High-tech cops could soon be packing electromagnetic wave imagers that detect guns concealed under clothing and chemical tracers that sniff through walls to find hidden bullets.

Researchers say such technology has already been developed and would just have to be adapted for keeping streets safe and enforcing gun control.Law enforcement officials believe such sophisticated tools are badly needed.

"We have done little to modernize our primary crime-fighting instrument - the nation's police," said David Boyd, director of science and technology for the National Institute of Justice. "In fact, state and local police, who represent more than 95 percent of our nation's police personnel and handle well over 95 percent of the crime in this country, are still equipped such as was Wyatt Earp in the late 19th century."

However, civil libertarians warn that high-tech cops could trample on constitutional rights if care is not taken in weapons detection.

For instance, police couldn't legally use a portable electromagnetic detector to look for concealed guns on everybody walking along a city sidewalk, said Mike Godwin of the Electronic Frontiers Foundation, a group that studies legal implications of computers and other high technology. The Constitution strictly limits such warrantless searches, he said.

The House Judiciary subcommittee on crime and criminal justice held a hearing this year to examine how new technology can help in controlling illegal weapons and finding criminals. "America's highly sophisticated technology base can provide better alternatives and make our thin blue line more effective," Boyd told the subcommittee.

One useful new tool for police would be "passive millimeter wave imagers," said G. Richard Hugenin, president of the Advanced Technology Center of Millitech Corp. in South Deerfield, Mass., which makes the imagers.

He said these imagers can reveal both metallic and non-metallic weapons, plastic explosives, drugs and other contraband concealed under layers of clothing at a distance of 50 feet by using the millimeter wave portion of the electro-mag-netic spectrum.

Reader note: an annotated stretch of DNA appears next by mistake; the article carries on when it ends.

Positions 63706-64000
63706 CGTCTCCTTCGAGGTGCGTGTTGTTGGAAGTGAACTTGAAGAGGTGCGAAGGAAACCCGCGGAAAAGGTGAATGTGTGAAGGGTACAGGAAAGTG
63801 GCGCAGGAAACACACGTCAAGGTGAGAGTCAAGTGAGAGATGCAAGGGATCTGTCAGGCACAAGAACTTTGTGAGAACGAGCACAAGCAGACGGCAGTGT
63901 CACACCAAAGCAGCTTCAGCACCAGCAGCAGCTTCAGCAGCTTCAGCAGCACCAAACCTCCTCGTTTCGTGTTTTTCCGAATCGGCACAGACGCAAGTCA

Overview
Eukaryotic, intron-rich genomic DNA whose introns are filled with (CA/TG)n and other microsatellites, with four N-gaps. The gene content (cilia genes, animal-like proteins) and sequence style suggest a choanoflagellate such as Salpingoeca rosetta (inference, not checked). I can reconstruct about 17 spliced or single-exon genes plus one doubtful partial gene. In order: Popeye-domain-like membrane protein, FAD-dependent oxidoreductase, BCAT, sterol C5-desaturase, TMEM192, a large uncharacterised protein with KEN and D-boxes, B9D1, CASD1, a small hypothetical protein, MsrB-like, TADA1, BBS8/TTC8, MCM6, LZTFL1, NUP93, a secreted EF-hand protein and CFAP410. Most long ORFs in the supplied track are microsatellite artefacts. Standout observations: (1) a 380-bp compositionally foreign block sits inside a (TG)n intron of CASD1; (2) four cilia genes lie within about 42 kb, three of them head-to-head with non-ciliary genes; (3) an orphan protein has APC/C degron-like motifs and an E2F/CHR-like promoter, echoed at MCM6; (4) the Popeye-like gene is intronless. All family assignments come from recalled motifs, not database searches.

Unlike X-ray detectors, "you're not irradiating people with these imagers," he explained. They rely on "existing natural emissions" of the various objects rather than on "man-made radiation."

Millitech's target price is $10,000. The first production prototypes will be available next year and, depending upon demand, larger-scale production could be under way the following year, he said.

"Using the hand-held version, a policeman on the beat could look from a safe distance and determine if a suspect is armed," he said. A fixed imager could show the actual weapon of anyone attempting to pass through a doorway with a concealed gun.

To find weapons and ammunition hidden inside buildings, high-tech cops could use a chemical analyzer to sniff out an "odorant vapor," said Russell N. Dietz, head of the Tracer Technology Center at the Brookhaven National Laboratory in Upton, N.Y.

Similar vapors are now added to natural gas so its presence can be easily detected. However, Congress would probably have to pass legislation requiring manufacturers to add such an odorant to guns and bullets.

A minute amount of such a chemical tracer added to the gunpowder inside a bullet, for instance, would diffuse through the casing and be detectable for 10 years, Dietz said. Using analyzers already in existence, police could find a single bullet hidden in a 10-story building, he said.

"From the outside of a building, you could sniff to see if you had any reason to go get a warrant" to search inside, Dietz said.

The manufacturer's cost of adding an odorant to weapons or ammunition would be negligible, Dietz said. And the tracing instrument, now about as large as a suitcase, could be reduced to "shoe box size," he predicted.

However, it would take a considerable effort to get such a system enacted, he conceded, so "the question is whether or not it makes sense to do it" given the other available technologies.

Meanwhile, the Supreme Court this week gave a boost to high-tech law enforcement. Without comment, the justices upheld the drug conviction of a St. Louis man whose marijuana crop was detected by federal agents flying over his home with a heat-seeking device.

The suspect claimed the Drug Enforcement Administration agents had violated his Fourth Amendment protection from unreasonable searches and seizures. The technology "allows the government to intrude into (the suspect's) home and gather information about what occurs there" violating his "reasonable expectation of privacy," his lawyers claimed.

The Court rejected this argument.

However, there are limits on high-tech searches, said Godwin of the Electronic Frontiers Foundation.

"That's why metal detectors at airports are set up near where planes are boarded rather than at front door of terminal," he said.